Latter-day Saint Life

7 Things You Shouldn't Say to Working Moms

I was a stay-at-home mom for seven years. Then I became a full-time working mom with an unemployed husband and two children at home (and I continue to work full-time now as a single mother). Having experienced motherhood from both sides, I understand the challenges each set of circumstances presents. Neither situation is easy, and insensitive comments can make things even harder. So, here it is: my personal list of seven things not to say to working moms.

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What (& What Not) to Say to Stay-at-Home/Working Moms at Church

1. I love my kids too much to let someone else raise them.

This jab is a sure-fire way to break a working mother’s heart. To imply you love your children more than I love mine is incredibly unfair and simply not true. And to suggest that I am not “raising” my children because I am not with them 24/7 is treading on dangerous ground. I do everything I can to make sure my children are well-cared for while I am at work. Maybe the circumstances aren’t ideal, but I’m doing the best I can.

2. We gave up the luxuries in life so I could stay home with the kids.

Then are you suggesting I’m living in the lap of luxury? I’m sure there are women out there who are working to maintain a lifestyle that their families really can’t afford. However, most of us are not working so we can buy a sports car or a condo on the beach. We are trying to help pay for heat and food and health insurance.

3. I could only get to the gym three times this week!

I wish! After getting up at the crack of dawn to get kids ready for school, fighting traffic during the hour-long commute, putting in a long day at the office, and then coming home to help children with homework and keep the household running smoothly, getting to the gym for a yoga class or a good weight-training session seems next to impossible. Sometimes there just isn’t time in the day.

4. You look exhausted.

Yes, I’m exhausted. Thanks for noticing the dark circles under my eyes (that I’m very much aware of, by the way). Unless you are offering to bring me dinner or watch the kids while I take a nap, it’s better for you not to point out my less-than-perfect appearance.

5. I’m surprised you went back to work. Your husband seems so successful.

The reasons why I am working are probably much more complicated than you imagine, and it may have nothing to do with money. Maybe my husband is anticipating a layoff. Maybe we are on the brink of divorce, and I am trying to find a way to support myself. I might even enjoy working. Or, maybe you’re right, and we are already in financial trouble. If we are, then I don’t need to hear you speculating about it.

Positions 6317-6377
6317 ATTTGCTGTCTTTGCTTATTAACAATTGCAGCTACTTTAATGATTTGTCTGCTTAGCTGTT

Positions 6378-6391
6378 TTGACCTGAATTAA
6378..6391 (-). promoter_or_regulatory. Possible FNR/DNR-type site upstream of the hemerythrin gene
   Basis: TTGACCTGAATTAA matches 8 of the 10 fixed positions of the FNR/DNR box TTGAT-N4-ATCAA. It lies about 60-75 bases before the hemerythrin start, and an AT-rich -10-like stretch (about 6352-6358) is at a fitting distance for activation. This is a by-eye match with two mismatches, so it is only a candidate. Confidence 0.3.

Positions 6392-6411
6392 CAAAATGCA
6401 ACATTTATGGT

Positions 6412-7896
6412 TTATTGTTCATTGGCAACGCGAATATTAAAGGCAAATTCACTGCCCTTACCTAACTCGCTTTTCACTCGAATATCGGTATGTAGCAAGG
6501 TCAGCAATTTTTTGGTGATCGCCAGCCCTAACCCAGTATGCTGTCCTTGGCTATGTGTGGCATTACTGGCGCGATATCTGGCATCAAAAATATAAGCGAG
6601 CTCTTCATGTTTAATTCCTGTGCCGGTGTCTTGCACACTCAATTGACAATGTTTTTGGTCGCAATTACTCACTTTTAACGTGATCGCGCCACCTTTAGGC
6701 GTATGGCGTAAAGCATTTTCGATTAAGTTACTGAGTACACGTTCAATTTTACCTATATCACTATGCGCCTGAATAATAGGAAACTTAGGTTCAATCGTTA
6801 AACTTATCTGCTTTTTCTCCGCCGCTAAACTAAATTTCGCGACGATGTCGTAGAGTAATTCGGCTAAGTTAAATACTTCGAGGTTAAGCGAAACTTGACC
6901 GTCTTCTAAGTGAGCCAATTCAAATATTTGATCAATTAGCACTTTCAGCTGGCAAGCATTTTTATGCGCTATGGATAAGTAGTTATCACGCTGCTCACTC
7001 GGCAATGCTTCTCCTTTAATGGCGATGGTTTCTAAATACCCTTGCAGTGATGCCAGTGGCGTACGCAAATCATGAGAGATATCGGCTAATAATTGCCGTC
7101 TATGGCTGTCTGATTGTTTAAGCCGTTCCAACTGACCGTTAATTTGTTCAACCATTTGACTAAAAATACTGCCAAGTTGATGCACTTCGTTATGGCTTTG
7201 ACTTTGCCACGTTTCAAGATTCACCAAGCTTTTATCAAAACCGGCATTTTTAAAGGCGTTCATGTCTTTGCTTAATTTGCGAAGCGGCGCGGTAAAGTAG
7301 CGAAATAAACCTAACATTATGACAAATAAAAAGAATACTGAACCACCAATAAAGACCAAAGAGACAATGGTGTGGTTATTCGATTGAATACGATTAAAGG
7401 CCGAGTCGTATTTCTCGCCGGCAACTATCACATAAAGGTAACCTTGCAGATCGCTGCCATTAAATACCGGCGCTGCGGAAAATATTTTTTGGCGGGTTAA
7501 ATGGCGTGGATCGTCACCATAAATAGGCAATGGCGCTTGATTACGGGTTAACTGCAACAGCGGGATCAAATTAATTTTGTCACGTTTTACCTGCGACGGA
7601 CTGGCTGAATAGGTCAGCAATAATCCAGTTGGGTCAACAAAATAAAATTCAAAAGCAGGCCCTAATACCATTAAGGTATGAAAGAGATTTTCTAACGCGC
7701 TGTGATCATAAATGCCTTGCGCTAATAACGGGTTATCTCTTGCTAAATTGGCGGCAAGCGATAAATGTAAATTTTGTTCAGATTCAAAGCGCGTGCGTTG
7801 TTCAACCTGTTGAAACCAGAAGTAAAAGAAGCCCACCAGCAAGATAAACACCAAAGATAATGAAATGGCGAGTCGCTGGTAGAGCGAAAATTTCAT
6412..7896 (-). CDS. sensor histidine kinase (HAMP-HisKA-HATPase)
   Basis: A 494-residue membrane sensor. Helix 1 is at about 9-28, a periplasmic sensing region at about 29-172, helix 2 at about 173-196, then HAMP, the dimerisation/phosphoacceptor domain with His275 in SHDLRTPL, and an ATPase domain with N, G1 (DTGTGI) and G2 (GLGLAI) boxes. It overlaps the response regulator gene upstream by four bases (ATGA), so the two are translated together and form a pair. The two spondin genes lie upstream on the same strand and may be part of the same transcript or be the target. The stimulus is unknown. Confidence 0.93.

6. I’d give anything to have a break from my kids all day!

Not all working moms are lucky enough to have a job they enjoy. Even if they are (like I am), it is certainly not a “break” by any stretch of the imagination. I am merely facing a different set of demands and challenges. And just because I am not at home doesn’t mean I stop being a mother. Don’t talk to me about wanting to be away from your kids when I am agonizing over the fact that I am away from mine.

7. Don’t you feel guilty for missing all those special moments?

Yes, I do. Thanks for reminding me that I couldn’t make it to the Halloween parade or Christmas concert that took place on a Tuesday at 1:30 p.m. while I was in a mandatory meeting. But please know I also do my best to create special moments when I am with my kids. Sometimes they are special outings, but more often than not, special moments happen unexpectedly when we are eating dinner together or reading a bedtime story. Whether I am a stay-at home or working mother, I am a mother, and those moments with my children are what carry me through the hard times and make everything I do worthwhile.

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